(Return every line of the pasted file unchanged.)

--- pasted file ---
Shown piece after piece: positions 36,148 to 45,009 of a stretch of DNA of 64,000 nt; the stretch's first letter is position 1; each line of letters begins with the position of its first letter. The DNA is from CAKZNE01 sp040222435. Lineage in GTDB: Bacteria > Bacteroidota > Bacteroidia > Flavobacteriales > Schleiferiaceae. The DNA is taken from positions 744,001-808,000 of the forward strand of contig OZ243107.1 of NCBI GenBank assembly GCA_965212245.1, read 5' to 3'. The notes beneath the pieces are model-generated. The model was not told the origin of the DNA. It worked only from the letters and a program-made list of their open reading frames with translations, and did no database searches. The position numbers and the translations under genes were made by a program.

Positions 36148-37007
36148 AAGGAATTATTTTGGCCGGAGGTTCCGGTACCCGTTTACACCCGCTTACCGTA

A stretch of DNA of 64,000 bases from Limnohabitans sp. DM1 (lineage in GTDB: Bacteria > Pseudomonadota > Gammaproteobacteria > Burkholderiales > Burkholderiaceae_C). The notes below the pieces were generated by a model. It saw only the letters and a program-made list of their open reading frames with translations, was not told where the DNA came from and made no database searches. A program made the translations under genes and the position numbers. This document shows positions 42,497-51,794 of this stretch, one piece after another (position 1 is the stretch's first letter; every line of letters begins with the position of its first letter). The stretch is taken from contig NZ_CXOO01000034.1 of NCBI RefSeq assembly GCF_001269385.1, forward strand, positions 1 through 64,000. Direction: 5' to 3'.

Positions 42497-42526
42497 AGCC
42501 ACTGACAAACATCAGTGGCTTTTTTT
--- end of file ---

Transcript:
Shown piece after piece: positions 36,148 to 45,009 of a stretch of DNA of 64,000 nt; the stretch's first letter is position 1; each line of letters begins with the position of its first letter. The DNA is from CAKZNE01 sp040222435. Lineage in GTDB: Bacteria > Bacteroidota > Bacteroidia > Flavobacteriales > Schleiferiaceae. The DNA is taken from positions 744,001-808,000 of the forward strand of contig OZ243107.1 of NCBI GenBank assembly GCA_965212245.1, read 5' to 3'. The notes beneath the pieces are model-generated. The model was not told the origin of the DNA. It worked only from the letters and a program-made list of their open reading frames with translations, and did no database searches. The position numbers and the translations under genes were made by a program.

Positions 36148-37007
36148 AAGGAATTATTTTGGCCGGAGGTTCCGGTACCCGTTTACACCCGCTTACCGTA

A stretch of DNA of 64,000 bases from Limnohabitans sp. DM1 (lineage in GTDB: Bacteria > Pseudomonadota > Gammaproteobacteria > Burkholderiales > Burkholderiaceae_C). The notes below the pieces were generated by a model. It saw only the letters and a program-made list of their open reading frames with translations, was not told where the DNA came from and made no database searches. A program made the translations under genes and the position numbers. This document shows positions 42,497-51,794 of this stretch, one piece after another (position 1 is the stretch's first letter; every line of letters begins with the position of its first letter). The stretch is taken from contig NZ_CXOO01000034.1 of NCBI RefSeq assembly GCF_001269385.1, forward strand, positions 1 through 64,000. Direction: 5' to 3'.

Positions 42497-42526
42497 AGCC
42501 ACTGACAAACATCAGTGGCTTTTTTT